the nomination, and i think that great because it not only gives us a strong, united party, but it puts us in a next a position to defeat hillary clinton in the fall. >> are you concerned about the negative tone of this campaign? wisconsin, it often comes down to turn out, enthusiasm, and there are a lot of folks watching the negative ratings for some of these candidates, for tone, are you at all concerned about a campaign that is going to so discuss the voting public that they will throw up their plans and say the heck with this. gov. walker: i think that is a real concern nationally. something we is concern about here in wisconsin, but i also believe that we take our civil duty, our duty as americans, as voters, very seriously. has's why voter turnout historically been high in wisconsin. i think it will behind again next week, and i think that
wisconsin voter should pride themselves on the fact that we look past the bluster, the national media spin. i know the media outlets nationally like to have the tabloid fights. they love to have the trash talk. what i think voters are desperately looking for in wisconsin, and i think across the country, but particular in wisconsin, where willing to look past all that and say, what do the candidates actually stand for? what has been the record in the past, actions speak louder than words? what have they done in the past? what owhat would they do in the future? if you look at ted cruz -- think about it -- if it wasn't for ted cruz, person after person nationally has said rushed limbaugh has a great quote that talks about how we would be living under and is the right now if it weren't for ted cruz and his fight three years ago to take on the gang of eight.
that is just one of many examples, whether you agree or disagree on every issue, it is that thiso knowledge is a guy who has been consistent in his positions and when push show will stand up for the people he represents. >> governor scott, thank you for joining us this morning. gov. walker: thank you. ♪ this is my first election have in participating in. it is important to be involved. i went to the polls on tuesday and they said it was the most crowded it has ever been. so i'm excited to continue to be involved in the selection and vote for the presidential candidate. reason why i decided to vote is because this election season has probably for most
people in the most captivating ever. is important to be represented in the election process. >> i am voting in this election because with the extreme racial disparity in this country as well as the economic inequality, it is essential that we choose a president who will represent all of america. ♪ coming up shortly here on topan we take you live janesville, wisconsin, donald trump's first campaign stop in wisconsin ahead of next tuesday's primary. they are holding a town hall and we will take you there live momentarily. donald trump just wrapping up a news conference on his plane, talking about the charges against his campaign manager, charged with civil battery as he was videotaped in an altercation with a reporter in florida after the florida primary. he said in that news conference,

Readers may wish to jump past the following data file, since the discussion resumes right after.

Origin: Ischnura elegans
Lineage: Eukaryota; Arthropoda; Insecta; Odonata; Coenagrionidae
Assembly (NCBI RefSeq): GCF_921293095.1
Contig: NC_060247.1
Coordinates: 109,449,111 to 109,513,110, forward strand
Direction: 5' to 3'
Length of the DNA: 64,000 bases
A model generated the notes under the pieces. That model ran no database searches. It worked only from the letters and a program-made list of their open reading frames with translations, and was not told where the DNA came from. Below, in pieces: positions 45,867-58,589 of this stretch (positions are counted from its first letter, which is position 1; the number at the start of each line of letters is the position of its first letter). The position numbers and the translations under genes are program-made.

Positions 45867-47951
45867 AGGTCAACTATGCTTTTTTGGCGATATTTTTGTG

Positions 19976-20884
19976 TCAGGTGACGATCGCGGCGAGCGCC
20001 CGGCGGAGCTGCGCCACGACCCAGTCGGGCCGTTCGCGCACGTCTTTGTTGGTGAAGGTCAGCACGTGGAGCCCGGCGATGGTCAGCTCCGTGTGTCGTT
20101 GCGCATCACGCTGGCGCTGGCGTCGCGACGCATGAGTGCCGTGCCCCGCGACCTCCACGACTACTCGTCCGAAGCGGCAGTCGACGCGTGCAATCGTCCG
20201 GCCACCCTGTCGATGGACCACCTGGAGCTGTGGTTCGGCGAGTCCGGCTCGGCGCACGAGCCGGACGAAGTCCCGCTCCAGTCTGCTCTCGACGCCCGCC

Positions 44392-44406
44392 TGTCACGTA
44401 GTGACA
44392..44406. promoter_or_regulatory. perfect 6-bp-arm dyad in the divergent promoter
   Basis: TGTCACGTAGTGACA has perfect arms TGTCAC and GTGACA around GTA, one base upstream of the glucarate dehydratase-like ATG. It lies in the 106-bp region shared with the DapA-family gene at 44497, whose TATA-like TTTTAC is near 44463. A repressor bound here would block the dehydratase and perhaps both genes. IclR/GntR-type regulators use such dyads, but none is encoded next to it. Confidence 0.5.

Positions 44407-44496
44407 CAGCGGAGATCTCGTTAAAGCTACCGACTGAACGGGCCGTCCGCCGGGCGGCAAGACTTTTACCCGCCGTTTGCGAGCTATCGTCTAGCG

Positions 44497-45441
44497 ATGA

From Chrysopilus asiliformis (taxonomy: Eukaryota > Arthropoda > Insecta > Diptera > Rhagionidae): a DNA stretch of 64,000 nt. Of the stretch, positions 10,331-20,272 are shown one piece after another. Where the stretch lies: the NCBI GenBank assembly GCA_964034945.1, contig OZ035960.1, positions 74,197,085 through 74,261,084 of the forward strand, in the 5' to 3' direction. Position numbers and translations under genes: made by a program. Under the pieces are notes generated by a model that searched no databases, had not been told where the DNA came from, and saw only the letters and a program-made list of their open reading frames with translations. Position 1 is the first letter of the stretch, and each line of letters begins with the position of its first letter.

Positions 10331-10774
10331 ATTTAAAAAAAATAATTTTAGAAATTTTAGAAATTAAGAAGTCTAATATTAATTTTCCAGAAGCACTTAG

donald trump saying that he vows to stand by his campaign manager charged with battery today. we will show you the rally when he gets underway. until then, a look at campaign finance from this morning's washington journal. > schouten with "usa today." the presidential campaign has gone past the $1 billion mark. talk about reaching that market what it means. guest: it tells you how expensive this race is, and it that supert the role pacs are playing. that number takes into account what candidates themselves have raised and what the super pac's have helped toem raise -- not all super pac's, but just those aligned with individual candidates. 406breakdown is roughly million dollars raised by those super pac's. with you compare that
2012, and we can show our viewers that you are looking at $88 million in 2012. remembere thing to about 2012 is that super pac's were new. it was the first presidential race where super pacs played a role. president obama at that point had one. democrats were not that excited about it. it's surged so far. and then when you add in about million dollars so far, that the candidates have race, that is where you get over $1 billion. host: let's look at the candidates and where they are. 312 for republican -- 312 ,illion dollars for candidates democratic candidates. $311 million for republicans. hillary clinton has spent about
$32 million so far. host: just in the month -- guest: justin the month of february. ast: so what does that mean far as raising money? guest: hillary clinton has raise the most money during the course of the election cycle, and that is not surprising. she is someone with deep networks and has been involved in politics for quite a while. bernie sanders has done a very good job of raising money from small donors online. he raised $4 million as of the end of yesterday, and between saturday when he won all three caucuses and the end of yesterday, he is a very effective fundraiser. in january and february, he exceeded fundraising by secretary clinton. cash onen you look at hand as of february 29, she had a lot more money to rid -- she had a lot more money. guest: yes, she did.